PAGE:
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The Orthopaedic Forum   |    
Orthopaedic Leadership: W2 or WMD?*
Marc F. Swiontkowski, MD1
1 Department of Orthopaedic Surgery, University of Minnesota, 2450 Riverside Avenue, Minneapolis, MN 55455. E-mail address: swion001@tc.umn.edu
View Disclosures and Other Information
The author did not receive grants or outside funding in support of his research or preparation of this manuscript. He did not receive payments or other benefits or a commitment or agreement to provide such benefits from a commercial entity. No commercial entity paid or directed, or agreed to pay or direct, any benefits to any research fund, foundation, educational institution, or other charitable or nonprofit organization with which the author is affiliated or associated.
Presidential Address. Read at the Annual Meeting of the American Orthopaedic Association, Huntington Beach, California, June 24, 2005.

The Journal of Bone and Joint Surgery, Incorporated
J Bone Joint Surg Am, 2005 Oct 01;87(10):2349-2352. doi: 10.2106/JBJS.E.00853
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Extract

Distinguished leaders of the American Orthopaedic Association, guests, and ladies and gentlemen:I come to you humbled by the honor and privilege to serve as the 118th president of the American Orthopaedic Association (AOA)—the association of orthopaedic leaders. Like all others who have served before me, I owe the honor to those who have preceded me. I am thankful to God for the direct calling into the medical profession. I stand here today because of His guidance, protection, and direction. I owe much to those who were influential in my career: Fred Elliott, J. Paul Harvey, Sig Hansen, Bob Winquist, Dan Spengler, Mike Copass, Roby Thompson, and to the great foundation that has been given to me in a career as an orthopaedic trauma surgeon. My partner of thirty-three years, Beth, and our children have given me much support and have sacrificed a lot. I am grateful to them. The hard work in patient care, teaching, and research has been rewarding. The ultimate reward is the pulpit I have been given in front of the orthopaedic leaders of much of the world. I intend not to waste it and to speak to a phenomenon that I have witnessed evolving at an exponential rate over the last decade—the criteria for orthopaedic leadership.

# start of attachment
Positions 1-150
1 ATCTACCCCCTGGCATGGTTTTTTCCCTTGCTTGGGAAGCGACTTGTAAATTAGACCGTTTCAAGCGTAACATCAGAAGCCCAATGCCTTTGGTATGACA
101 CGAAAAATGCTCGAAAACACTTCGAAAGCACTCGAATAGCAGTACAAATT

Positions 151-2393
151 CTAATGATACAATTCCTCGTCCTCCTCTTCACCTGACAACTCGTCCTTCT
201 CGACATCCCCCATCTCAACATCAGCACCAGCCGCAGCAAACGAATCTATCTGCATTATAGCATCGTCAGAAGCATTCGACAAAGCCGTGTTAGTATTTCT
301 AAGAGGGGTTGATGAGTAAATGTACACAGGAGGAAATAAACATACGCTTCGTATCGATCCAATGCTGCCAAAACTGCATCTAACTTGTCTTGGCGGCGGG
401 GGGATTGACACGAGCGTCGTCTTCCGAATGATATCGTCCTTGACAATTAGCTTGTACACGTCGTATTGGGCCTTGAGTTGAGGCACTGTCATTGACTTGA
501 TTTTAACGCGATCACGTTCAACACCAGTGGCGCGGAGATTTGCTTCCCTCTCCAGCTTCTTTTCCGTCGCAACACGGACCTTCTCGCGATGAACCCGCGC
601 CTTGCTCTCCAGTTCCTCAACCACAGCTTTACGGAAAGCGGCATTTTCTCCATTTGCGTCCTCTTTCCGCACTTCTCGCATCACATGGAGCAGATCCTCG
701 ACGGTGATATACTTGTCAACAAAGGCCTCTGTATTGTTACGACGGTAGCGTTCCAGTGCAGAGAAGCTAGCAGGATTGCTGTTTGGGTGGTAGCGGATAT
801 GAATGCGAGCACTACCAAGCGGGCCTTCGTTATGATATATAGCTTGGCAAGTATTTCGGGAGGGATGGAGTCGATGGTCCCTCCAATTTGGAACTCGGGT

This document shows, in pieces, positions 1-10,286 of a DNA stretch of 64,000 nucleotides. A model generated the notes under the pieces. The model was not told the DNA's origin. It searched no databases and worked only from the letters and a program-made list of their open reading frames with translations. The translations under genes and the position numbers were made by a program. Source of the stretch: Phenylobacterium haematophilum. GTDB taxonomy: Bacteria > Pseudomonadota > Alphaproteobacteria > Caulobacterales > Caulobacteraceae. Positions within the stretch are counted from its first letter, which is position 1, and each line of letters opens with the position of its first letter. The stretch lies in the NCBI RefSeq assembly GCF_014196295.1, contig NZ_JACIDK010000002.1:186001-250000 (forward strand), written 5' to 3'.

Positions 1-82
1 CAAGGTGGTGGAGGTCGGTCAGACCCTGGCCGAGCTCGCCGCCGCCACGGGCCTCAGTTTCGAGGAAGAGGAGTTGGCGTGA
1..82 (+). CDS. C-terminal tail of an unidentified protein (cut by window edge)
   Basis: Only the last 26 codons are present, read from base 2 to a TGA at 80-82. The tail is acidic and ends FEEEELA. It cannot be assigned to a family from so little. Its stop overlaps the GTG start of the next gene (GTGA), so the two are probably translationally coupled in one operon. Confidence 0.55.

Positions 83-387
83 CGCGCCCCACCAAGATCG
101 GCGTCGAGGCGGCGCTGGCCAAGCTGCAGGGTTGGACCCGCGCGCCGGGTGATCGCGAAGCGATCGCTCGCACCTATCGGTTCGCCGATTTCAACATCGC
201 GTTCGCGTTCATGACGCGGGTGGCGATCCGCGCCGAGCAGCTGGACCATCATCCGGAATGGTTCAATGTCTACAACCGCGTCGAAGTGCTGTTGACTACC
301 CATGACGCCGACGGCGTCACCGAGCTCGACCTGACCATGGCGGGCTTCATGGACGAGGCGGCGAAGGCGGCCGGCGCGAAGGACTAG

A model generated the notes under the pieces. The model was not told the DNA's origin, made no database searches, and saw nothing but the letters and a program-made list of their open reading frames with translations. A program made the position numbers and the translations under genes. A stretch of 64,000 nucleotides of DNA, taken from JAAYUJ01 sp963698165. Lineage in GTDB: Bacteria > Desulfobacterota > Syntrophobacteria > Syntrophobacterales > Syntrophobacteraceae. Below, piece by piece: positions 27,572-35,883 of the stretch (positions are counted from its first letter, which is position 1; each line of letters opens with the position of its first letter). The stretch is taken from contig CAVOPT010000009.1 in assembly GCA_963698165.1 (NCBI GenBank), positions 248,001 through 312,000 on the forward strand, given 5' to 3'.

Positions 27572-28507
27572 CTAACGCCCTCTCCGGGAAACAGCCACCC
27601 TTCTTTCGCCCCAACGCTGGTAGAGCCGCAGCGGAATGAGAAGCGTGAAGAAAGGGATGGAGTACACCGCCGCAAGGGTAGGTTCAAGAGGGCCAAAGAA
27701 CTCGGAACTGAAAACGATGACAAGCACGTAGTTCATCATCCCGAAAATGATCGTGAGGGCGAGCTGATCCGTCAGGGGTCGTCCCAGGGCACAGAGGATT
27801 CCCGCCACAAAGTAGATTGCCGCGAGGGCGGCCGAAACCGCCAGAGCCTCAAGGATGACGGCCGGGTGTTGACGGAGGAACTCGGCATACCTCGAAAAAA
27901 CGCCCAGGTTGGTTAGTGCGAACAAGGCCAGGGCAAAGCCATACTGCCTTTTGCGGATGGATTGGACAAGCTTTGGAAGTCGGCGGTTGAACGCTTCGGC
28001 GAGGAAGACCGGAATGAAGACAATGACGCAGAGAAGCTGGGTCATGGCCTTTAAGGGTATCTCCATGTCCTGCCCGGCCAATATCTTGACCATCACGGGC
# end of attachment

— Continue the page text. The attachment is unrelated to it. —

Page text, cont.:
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    These activities have been planned and implemented in accordance with the Essential Areas and policies of the Accreditation Council for Continuing Medical Education (ACCME) through the joint sponsorship of the American Academy of Orthopaedic Surgeons and The Journal of Bone and Joint Surgery, Inc. The American Academy of Orthopaedic Surgeons is accredited by the ACCME to provide continuing medical education for physicians.
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